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They didn’t stop. They kept building. What drove them on? They dug deep into the chalk creating a massive moat that  still fills with water after heavy rain in winter. They heaped the chalk higher and higher. A monument to the very end of the Neolithic..as if to say. ‘See! This is what we can do with bone and wood and stone’. That was before the strangers came with their clever rocks from far away. Rocks that could be melted and mixed and beaten to create sharp blades and shiny ornaments.

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Nancy and I retraced our steps, back down the tunnel and out into the light. Best to go to the Avebury Henge, to walk beside the megaliths and then to take tea in the Stones restaurant beside the tithe barn.

To savour the electricity of the moment.

Finding Killerton’s 1776 House 2

To make sense of this you will need to read the first post which describes how a grand 18th century house designed by a famous architect was never completed. This is on the Killerton Estate near Exeter, Devon where the mansion house is…well.. it’s a little disappointing.

The many thousands of acres both at Killerton and on the Holnicote Estate in west Somerset were given to the National Trust in the 1940s by the Acland family.

It’s been 18 months since the first discoveries and things have moved on.

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Killerton House with its roof covered in scaffolding. There is limited access for visitors while the repairs are taking place. The roof archaeology is being recorded and fragments of 19th-century wall paper and early 20th century photos of the Acland family have been found amongst the rafters. 

The present Killerton House is having its roof repaired and the 1776 house has been cleared of undergrowth.

We wondered whether the LiDAR survey had see the cellars of the abandoned house under the trees of Columbjohn wood. Now that we can see ground beneath the vegetation there are heaps of bricks everywhere.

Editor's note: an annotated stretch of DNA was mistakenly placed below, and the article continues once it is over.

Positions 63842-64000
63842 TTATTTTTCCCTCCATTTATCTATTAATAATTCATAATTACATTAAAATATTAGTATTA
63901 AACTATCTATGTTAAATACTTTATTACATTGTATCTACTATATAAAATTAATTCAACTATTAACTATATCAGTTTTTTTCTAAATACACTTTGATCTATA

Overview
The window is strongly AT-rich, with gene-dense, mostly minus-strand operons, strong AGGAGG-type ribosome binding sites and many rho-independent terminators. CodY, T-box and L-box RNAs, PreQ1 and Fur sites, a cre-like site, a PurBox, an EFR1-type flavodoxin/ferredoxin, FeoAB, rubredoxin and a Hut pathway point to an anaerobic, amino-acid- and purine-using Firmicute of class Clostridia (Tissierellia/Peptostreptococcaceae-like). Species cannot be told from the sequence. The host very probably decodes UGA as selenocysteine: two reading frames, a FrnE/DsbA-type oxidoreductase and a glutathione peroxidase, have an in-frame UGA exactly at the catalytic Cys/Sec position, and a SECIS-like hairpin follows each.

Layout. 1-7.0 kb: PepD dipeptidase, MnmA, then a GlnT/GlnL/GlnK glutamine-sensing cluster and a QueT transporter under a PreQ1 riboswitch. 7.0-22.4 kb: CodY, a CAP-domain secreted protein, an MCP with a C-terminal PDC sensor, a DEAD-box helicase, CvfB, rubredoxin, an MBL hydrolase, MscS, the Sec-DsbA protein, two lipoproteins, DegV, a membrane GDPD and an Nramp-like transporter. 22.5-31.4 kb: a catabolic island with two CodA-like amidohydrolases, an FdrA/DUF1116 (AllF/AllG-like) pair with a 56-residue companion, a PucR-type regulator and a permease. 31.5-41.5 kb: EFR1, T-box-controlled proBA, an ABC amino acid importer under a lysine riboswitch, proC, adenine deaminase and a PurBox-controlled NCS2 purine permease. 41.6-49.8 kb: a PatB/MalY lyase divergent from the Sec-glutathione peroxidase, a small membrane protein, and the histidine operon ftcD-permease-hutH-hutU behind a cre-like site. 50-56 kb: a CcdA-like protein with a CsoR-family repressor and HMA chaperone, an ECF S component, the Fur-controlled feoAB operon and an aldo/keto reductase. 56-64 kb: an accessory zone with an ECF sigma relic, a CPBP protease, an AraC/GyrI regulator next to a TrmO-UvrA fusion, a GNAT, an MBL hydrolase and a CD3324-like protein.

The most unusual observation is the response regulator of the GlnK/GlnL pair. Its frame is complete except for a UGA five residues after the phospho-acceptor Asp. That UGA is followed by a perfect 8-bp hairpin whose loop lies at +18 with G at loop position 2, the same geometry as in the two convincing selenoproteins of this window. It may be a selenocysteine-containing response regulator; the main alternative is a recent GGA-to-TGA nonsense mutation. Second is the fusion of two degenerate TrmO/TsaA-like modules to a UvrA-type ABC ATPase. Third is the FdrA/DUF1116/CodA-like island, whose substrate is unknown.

The workers charged with salvaging the building materials had left the broken bricks behind.

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The scrub has been cleared in what we think was the main cellar of the 1776 house and the remains of its demolition and salvage have been found:  lots of broken bricks scattered in piles in the hollow.

Project manager Fi has co-ordinated a series of events which will enable visitors to explore Killerton’s historic landscape. This will happen during the CBA Archaeology Festival later this month. A team of National Trust Heritage Archaeology Rangers have been trained and Bryn from South West Archaeology is supervising the investigation of the lost house of Killerton .

A couple of weeks ago they mapped the earthworks and these fit with the architect’s plans for great house. At the end of July, they will dig some evaluation trenches to ‘ground-truth’ the remains.

Visitors will be very welcome and the mock-up of an 18th century doorway has been erected amongst trees as an entrance to the excavations.

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The newly erected doorway based on the original architect’s drawings of the house that never was. Visit and pass through the doorway to see the excavations in a couple of weeks….

I will spend a couple of days at the folly on the hill-top working out what remains of the ‘white tower’. This folly is shown on an 18th century painting . At this stage we don’t understand quite what the building looked like. It had been demolished long before any photos had been taken.

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The new National Trust HART ranger team for Killerton. Practicing making condition monitoring records of the 18th-century folly site on the conical hill top across the valley from Wyatt’s lost house. We will take off the turf on July 27th and see what lies beneath.

The Lost Villa of Bath Skyline

Last week we tested the evidence for a lost Roman villa.

It lies in a hidden, rarely visited field… full of earthworks and stones poking through the grass.

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Starting the excavation: we resurveyed the site with a resistivity meter (bottom left). Cutting the turf  at the lower end  (right) where a corridor? (continuing beyond the two groups of figures on the left side of the tree) gave access to rooms. Terraces at the upper end (left), a series of rooms beside the corridor?

On Monday, with the Volkswagon Golf bulging with tools, the farmer directed me across the farm.. through rough terrain and rutted gateways.

I needed to avoid the more direct route because it was full of new lambs with their mums.

Rob shook his head. ‘Are you sure you want to risk your car out there….We could transfer the equipment into a 4×4’.